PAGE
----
Amy Kelly is the CEO of Parent eSource, the global resource, community, and social media trending firm she founded in 2010 to transform the communication between parents and their children. Parent eSource has achieved stunning results by helping countless parents better understand the changing world their teens live in and providing innovative resources to help parents connect with their connected teens Amy has established her revolutionary perspective, resources and technology and is a sought after expert in sharing her insight and parental connection advice.
This week, our interview series delves into the great world of study abroad programs. A special thank you goes out to Henry van Wagenberg at Rate Your Study Abroad www.rateyourstudyabroad.com for “virtually” sitting down with us to chat.
RateYourStudyAbroad.com is the beloved mindmeld of John Henry and Henry van Wagenberg, two bros (not literally bros, but bros as in friends) who studied abroad and had very different experiences on very different study abroad programs.
John “loved the Davidson Classics Trip,” (check out John’s Classics program) but Henry “didn’t love as much” the program he went on in Germany. (According to some people, he, like, really, really didn’t love it). But both noticed that there was no place on the internet to learn what other kids had thought about their abroad programs — and whether those kids had loved their programs or, you know, really, really not loved them as much.
Without further adieu, our Q&A with Henry:
1. From your website, I read that the whole premise behind creating your site, was so that other kids could learn from their peers about their abroad programs and experiences. What advice do you give parents when looking at study abroad programs.
My advice for parents is to consider the option of sending their kids abroad without an American study abroad program, especially if they are studying in Europe. In most countries, it’s possible for students to enroll in a local university on their own for a semester or a summer. There are several benefits to this:
- Save money. foreign universities typically charge a fraction of the cost that an American study abroad company, or university, will charge.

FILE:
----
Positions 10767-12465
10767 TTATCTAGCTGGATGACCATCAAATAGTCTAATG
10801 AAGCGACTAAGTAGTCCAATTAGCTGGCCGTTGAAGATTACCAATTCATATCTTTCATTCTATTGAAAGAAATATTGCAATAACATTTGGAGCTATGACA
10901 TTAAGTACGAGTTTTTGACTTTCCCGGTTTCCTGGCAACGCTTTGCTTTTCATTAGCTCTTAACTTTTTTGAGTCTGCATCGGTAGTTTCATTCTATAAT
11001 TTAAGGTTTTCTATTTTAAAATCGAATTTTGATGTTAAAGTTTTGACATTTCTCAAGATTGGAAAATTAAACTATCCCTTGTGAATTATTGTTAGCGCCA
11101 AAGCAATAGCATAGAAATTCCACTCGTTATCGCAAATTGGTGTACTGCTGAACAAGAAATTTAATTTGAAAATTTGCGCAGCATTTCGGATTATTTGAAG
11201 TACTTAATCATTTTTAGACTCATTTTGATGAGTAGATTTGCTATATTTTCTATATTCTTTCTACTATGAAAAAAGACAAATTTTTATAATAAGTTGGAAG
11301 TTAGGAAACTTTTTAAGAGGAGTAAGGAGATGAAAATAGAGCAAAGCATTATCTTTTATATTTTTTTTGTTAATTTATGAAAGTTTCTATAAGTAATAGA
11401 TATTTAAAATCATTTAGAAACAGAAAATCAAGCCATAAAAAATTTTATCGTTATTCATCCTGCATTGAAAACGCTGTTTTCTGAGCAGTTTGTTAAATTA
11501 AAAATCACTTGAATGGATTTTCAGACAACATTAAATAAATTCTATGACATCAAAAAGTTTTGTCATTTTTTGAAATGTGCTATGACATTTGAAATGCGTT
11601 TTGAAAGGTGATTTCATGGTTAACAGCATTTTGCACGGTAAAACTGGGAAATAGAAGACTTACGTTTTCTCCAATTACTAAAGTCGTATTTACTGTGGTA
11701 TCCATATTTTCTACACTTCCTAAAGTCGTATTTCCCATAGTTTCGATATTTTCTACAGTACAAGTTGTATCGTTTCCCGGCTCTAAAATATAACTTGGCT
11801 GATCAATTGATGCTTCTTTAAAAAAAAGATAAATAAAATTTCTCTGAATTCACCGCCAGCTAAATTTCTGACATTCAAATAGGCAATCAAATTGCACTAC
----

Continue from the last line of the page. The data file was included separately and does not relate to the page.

- Richer experience. It will be a much more immersive and serious academic & cultural experience for your child if he enrolls on his own at a foreign university.
- Get out of the American bubble. Many study abroad programs pack students together in dorms, on field trips, and so on. The Americans party together, and cling to their group of college friends. Pretty soon that group of American students might as well be back on campus in… America.
- Learn the language. If your child is looking to learn a foreign language, nothing teaches like full immersion. On a study abroad program with many other American students, it will be English time all the time.
The downside is that it will be much more challenging for your child to navigate everything on her own. But — she can probably handle it. Keep in mind there are plenty of countries where it makes sense to go on a program. My sister studied and volunteered in Tanzania, and felt that her program, CCS, was very helpful to her experience. Europe is a good example, though, of a place where your child might be able to handle going on her own. After all, when, say, German or Chinese students study in the US, they don’t come here on study abroad programs! They just enroll in our universities. Your kid can take it, too.
The second piece of advice I’d give is to dig into costs. If a study abroad office tells you that a program costs full tuition for a semester, see what other options are on the table. There may be other essentially identical programs that your child’s school will accept credits from. Part of the reason that I started the website is that my year-long Davidson College program at the University of Wuerzburg in Germany cost $30,000. While at Wuerzburg, I met students from New York’s SUNY-Downstate program; their study abroad program (at the same university as me!) only cost them $14,000.